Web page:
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Alex Friedman, chief executive officer of GAM Holding AG, poses for a photograph following a Bloomberg Television interview in London, U.K.

(bloomberg)

(Bloomberg) -- GAM Holding AG slumped the most in nine years after the Swiss investment firm suspended the manager of its flagship bond fund and warned that the disciplinary action, together with volatile market conditions, may lead to outflows.

GAM took action against Tim Haywood, who heads the 11 billion franc ($11.1 billion) absolute return bond strategy, after an investigation revealed issues with his risk management procedures and record keeping. The probe has not raised concerns about his honesty and the firm has so far not seen a material impact on clients, GAM said.

GAM fell as much as 21 percent after the news, extending losses this year to more than 40 percent. It’s the latest blow to Chief Executive Officer Alex Friedman after the firm earlier this month issued a profit warning following an impairment charge at its Cantab quant fund unit.

“There is no doubt this is a setback,” Friedman said in a phone interview. “In the fund management business, we have got to make sure that all documentation and reporting is done correctly -- if it isn’t, it’s an issue.”

Friedman declined to say what documentation wasn’t done correctly or what triggered the probe. Unconventional bond funds such as Haywood’s frequently buy more complex securities that are traded over the counter and can be more difficult to value and assess. Haywood also oversaw 2.9 billion francs in trade finance funds and 653 million francs in other fixed-income portfolios, GAM said.

‘Further Action’

The company declined to make Haywood available for comment, and a mobile number that he previously used no longer connects. The U.K. Financial Conduct Authority declined to comment. The Swiss Financial Market Supervisory Authority said it had been informed of the matter and is in contact with the company. It declined to comment further.

“The suspension of Tim Haywood is definitely unlucky from a timing perspective, given confidence has already suffered a crack after the profit warning a couple of weeks ago,” said Daniel Regli, a vice president at Mainfirst. “Outflows could be substantial.”

Jack Flaherty and Alex McKnight, investment directors, have assumed joint responsibility for the strategy overseen by Haywood and other associated portfolios. The GAM Multibond Absolute Return Bond Fund, which has about 2 billion euros in assets, trailed 96 percent of peers over the past five years, according to data compiled by Bloomberg.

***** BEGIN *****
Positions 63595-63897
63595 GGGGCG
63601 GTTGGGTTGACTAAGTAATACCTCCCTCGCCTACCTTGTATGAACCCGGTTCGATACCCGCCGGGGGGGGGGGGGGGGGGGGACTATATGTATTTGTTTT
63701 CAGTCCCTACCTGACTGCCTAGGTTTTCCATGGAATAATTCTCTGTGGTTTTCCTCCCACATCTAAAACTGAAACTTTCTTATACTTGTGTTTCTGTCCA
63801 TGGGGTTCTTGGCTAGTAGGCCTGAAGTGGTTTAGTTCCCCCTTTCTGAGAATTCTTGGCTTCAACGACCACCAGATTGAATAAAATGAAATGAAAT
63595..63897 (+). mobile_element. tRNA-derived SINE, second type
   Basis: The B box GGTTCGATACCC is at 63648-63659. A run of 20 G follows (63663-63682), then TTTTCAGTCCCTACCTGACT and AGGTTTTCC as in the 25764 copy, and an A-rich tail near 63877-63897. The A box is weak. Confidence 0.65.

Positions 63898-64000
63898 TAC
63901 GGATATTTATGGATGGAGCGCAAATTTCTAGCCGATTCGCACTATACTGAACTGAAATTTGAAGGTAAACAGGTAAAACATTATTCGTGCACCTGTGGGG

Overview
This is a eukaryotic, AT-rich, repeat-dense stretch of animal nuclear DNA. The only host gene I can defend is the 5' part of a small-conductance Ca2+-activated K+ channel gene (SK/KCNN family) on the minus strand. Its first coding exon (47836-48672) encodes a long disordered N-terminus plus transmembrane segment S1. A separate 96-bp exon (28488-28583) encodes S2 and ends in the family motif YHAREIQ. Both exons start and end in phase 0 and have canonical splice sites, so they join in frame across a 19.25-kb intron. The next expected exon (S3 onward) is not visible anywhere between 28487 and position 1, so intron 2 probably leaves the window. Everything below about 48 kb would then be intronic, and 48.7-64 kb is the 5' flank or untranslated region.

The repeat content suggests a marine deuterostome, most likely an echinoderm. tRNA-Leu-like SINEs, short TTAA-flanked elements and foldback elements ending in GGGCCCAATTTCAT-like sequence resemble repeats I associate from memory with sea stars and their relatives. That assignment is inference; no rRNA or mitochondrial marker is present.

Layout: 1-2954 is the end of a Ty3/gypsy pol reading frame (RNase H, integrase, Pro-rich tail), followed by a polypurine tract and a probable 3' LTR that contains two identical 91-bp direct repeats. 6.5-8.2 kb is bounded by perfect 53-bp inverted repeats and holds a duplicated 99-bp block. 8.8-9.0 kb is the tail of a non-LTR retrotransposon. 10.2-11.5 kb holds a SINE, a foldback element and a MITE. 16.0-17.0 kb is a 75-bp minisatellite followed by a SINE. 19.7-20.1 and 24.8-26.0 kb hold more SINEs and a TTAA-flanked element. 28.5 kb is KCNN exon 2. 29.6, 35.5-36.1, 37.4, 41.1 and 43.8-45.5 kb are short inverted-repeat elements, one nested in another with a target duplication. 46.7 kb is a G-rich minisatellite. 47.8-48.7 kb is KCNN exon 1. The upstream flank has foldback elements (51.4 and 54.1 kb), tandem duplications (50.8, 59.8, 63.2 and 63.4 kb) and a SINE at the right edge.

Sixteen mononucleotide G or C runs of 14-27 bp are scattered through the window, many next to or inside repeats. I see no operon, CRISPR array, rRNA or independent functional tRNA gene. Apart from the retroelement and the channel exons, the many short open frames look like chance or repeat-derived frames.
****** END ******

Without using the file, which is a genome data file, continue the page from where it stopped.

The firm still attracted 2.6 billion francs in net new money in the quarter, thanks mainly to its specialist fixed-income funds, according to the earnings report. Group assets under management rose 3 percent in the first half to 163.8 billion francs.

‘Directionless Market’

About 56 percent of GAM’s assets under management outperformed respective benchmarks over three years, down from 77 percent at the end of 2017, Friedman told analysts on a call. He said that slight underperformance in three of their larger strategies were largely responsible for the performance decline.

The outlook, however, is less upbeat, and not only because of Haywood’s suspension. Friedman said the asset manager has seen a "significant slowdown in net inflows in the later part of the first half of 2018" as some clients chose to rebalance their portfolios.

“The volatile and directionless market conditions are likely to continue in the second half of this year, which may affect clients’ risk appetite and the group’s flows," GAM said.

The asset manager said it remains committed to its medium-term targets of an operating margin of between 35 percent and 40 percent and underlying earnings growth of over 10 percent a year.

"Compliance risk is a big deal for financial services firms,” said Laith Khalaf, a senior analyst at Hargreaves Lansdown. "Financial companies do spend a lot of time and money mitigating it, but it still does seem to crop up from time to time unfortunately."

(Adds comment from GAM CEO interview from fourth paragraph.)

--With assistance from Geoffrey Smith and Silla Brush.

To contact the reporters on this story: Ross Larsen in Rome at rlarsen2@bloomberg.net;Julie Edde in London at jedde2@bloomberg.net;Patrick Winters in Zurich at pwinters3@bloomberg.net

To contact the editors responsible for this story: Neil Callanan at ncallanan@bloomberg.net, Christian Baumgaertel, Andrew Blackman

©2018 Bloomberg L.P.

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